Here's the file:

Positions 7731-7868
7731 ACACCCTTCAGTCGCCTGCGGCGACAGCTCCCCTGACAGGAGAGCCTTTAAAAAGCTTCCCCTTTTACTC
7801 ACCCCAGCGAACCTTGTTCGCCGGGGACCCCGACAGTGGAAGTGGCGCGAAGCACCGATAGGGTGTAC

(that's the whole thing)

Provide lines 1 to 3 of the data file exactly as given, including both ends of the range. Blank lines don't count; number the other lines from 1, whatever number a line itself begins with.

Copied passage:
Positions 7731-7868
7731 ACACCCTTCAGTCGCCTGCGGCGACAGCTCCCCTGACAGGAGAGCCTTTAAAAAGCTTCCCCTTTTACTC
7801 ACCCCAGCGAACCTTGTTCGCCGGGGACCCCGACAGTGGAAGTGGCGCGAAGCACCGATAGGGTGTAC